Over the past eight years coworking has gone from being a social movement to being a bona fide industry. As asset owners and real estate professionals learn more about the significant rent arbitrage potential, and as investors and lenders become more comfortable with the risk profile of coworking businesses, the floodgates have opened up. VC firms are on board, as are some REITS. No longer are people asking, “Is coworking an actual thing?” Now they are asking: “How big will coworking be?” This is great news for many parties. For those of us who have been involved with the industry since its infancy, there is much to celebrate in coworking’s maturity.
At the risk of being atavistic and naive, we believe that it is easy for ‘the industry’ to overlook what it was (is) that made coworking so compelling in the first instance. One could argue, and some do, that the essence of coworking- defined as a particular type of work experience– has been lost in the process. But what is this experience, and why does it matter?
Let’s start with some definitions. Generally speaking, coworking can be defined as “community-oriented work environments where freelancers, startups, and corporate employees work on their own projects in shared workspaces, where they belong as members (similar to a gym membership).” Not everyone will agree with this definition, but broadly speaking it hits the highlights. Still, we think that it misses the mark.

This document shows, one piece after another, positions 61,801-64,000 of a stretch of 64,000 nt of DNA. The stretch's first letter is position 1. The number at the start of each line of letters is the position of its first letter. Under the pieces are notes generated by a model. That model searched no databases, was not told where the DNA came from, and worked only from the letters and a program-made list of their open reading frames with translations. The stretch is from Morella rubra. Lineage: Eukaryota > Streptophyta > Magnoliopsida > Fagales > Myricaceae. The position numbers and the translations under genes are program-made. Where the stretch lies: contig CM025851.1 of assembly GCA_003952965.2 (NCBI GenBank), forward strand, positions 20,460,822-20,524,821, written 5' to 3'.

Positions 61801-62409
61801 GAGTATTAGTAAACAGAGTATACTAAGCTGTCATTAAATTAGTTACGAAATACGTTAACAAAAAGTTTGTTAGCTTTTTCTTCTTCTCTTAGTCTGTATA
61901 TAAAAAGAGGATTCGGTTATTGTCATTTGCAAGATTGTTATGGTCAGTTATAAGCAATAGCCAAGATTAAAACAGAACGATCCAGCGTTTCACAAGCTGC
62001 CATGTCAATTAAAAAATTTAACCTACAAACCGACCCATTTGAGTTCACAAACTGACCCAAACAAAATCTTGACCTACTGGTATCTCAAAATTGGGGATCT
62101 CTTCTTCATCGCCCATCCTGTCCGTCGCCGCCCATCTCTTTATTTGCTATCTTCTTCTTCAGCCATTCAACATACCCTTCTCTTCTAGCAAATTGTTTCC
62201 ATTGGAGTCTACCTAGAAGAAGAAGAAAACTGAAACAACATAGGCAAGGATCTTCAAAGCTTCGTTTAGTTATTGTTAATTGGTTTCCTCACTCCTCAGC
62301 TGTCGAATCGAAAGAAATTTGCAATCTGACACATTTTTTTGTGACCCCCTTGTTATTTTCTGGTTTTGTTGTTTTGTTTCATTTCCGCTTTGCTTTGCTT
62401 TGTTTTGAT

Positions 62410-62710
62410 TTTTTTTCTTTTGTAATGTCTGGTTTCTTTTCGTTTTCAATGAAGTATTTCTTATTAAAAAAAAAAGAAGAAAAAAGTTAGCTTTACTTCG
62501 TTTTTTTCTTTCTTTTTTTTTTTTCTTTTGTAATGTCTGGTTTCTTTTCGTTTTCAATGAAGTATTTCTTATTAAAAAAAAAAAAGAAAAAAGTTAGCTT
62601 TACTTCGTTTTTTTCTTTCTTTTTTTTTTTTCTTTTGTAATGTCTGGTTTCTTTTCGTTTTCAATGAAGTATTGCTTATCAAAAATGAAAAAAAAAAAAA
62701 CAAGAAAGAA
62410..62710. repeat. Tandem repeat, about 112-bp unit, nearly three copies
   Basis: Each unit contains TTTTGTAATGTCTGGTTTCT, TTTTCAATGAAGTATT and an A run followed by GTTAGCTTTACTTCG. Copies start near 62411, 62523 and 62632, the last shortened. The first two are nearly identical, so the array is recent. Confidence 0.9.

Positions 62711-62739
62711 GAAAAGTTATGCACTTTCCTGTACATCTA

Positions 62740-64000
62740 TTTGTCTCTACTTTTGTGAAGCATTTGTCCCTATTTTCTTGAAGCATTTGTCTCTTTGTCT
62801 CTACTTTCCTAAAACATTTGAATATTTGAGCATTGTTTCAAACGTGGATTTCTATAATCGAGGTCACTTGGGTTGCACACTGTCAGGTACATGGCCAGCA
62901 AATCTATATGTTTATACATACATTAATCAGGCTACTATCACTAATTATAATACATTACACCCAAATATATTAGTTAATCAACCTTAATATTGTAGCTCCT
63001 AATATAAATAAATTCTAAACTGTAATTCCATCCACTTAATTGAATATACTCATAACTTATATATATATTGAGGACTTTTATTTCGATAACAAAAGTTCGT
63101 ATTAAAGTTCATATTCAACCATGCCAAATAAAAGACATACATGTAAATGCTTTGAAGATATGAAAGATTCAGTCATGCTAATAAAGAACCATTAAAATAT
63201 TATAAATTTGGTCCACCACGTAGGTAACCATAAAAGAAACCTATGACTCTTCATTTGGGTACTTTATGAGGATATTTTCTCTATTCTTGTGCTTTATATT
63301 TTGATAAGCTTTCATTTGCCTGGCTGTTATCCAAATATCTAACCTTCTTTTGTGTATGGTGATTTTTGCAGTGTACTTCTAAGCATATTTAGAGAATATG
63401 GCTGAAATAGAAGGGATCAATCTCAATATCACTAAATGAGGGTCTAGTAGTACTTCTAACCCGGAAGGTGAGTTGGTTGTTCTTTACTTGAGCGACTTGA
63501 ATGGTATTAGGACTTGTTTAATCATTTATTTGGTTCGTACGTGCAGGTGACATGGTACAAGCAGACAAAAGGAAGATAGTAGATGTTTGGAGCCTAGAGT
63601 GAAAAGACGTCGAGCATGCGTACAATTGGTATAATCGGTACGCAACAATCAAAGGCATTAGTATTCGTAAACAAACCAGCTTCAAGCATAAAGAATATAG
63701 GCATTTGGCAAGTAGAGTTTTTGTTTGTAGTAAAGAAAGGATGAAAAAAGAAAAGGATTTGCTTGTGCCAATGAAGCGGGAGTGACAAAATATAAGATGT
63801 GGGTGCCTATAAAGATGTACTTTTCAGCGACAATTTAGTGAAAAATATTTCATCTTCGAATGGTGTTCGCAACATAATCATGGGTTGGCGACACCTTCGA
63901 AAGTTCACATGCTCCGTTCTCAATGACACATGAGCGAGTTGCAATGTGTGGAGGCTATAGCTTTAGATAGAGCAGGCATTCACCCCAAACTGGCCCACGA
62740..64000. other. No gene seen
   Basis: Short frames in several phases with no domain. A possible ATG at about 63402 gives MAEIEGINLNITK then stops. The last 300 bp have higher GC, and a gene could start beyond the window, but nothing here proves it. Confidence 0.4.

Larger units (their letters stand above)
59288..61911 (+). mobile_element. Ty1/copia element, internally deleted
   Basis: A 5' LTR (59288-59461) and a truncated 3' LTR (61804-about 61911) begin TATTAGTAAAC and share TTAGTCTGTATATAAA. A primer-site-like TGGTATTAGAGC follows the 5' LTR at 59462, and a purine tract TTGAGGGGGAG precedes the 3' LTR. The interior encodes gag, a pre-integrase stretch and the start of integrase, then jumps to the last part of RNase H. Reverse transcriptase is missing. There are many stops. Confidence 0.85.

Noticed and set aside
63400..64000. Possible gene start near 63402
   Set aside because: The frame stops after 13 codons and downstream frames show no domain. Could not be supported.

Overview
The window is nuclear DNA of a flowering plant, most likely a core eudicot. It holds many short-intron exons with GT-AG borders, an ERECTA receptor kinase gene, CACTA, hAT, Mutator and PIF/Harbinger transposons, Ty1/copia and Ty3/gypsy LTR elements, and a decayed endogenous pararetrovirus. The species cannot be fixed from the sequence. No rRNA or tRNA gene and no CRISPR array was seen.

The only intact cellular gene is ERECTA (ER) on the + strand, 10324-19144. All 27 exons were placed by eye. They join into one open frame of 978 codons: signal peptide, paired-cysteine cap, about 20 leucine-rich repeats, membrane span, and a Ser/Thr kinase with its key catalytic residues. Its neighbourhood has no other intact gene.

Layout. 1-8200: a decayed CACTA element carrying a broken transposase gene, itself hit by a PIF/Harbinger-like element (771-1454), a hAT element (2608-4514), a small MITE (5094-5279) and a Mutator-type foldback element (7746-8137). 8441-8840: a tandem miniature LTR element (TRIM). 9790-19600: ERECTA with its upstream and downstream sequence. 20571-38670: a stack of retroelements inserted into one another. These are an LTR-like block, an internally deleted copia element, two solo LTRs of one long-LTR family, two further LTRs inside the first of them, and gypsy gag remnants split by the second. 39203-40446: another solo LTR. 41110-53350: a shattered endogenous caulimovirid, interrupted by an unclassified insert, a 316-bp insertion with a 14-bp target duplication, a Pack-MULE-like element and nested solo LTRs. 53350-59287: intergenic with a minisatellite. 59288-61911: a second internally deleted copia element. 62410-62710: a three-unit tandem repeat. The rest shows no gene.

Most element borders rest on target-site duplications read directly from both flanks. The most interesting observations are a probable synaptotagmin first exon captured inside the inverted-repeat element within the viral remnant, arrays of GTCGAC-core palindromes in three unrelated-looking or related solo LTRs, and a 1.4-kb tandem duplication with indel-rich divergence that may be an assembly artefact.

Prior to being transformed from purely open and collective work environments (at big tables) to endless hallways of highly monetized private glass offices offering workers 35-40 sq ft of workspace, coworking offered something that was truly unique at the time. We talk about this with a touch of sadness, as in today’s market the demand for open spaces (i.e. coworking without private offices) is in decline pretty much everywhere (with a few exceptions here and there). But the experience of coworking is worth remembering, because we think there is more to it than maximizing revenue per square foot.
As a counterpoint to working in and for a company, coworking offered participants freedom. Unlike a traditional company job, folks who showed up at the coworking space to work chose to be there that day. They could have stayed home or worked at a coffee shop if they wanted to. The psychological difference of this is huge. We think that empowering knowledge workers to work when, where, and how they choose is essential to the coworking experience.
Because coworking originated as a workplace solution for freelancers, the spaces became social centers where otherwise isolated workers could develop friendships and social ties. Over time these connections became quite real and meaningful. Unlike the obligatory relationships that are often thrust on employees in companies, where we are bonded with one another through trust falls and zip lines, these relationships had an organic quality to them that was refreshing.
A friend of ours, who was a member of a coworking space in NYC a decade ago, tells the story about how he popped out with some friends for an early dinner, and by the time he got back to the space a group of folks had not only envisioned a new business idea but had bought the domain, built the website, and launched the business. When creative and energetic people cluster and work according to their own rhythms, crazy amazing things can happen.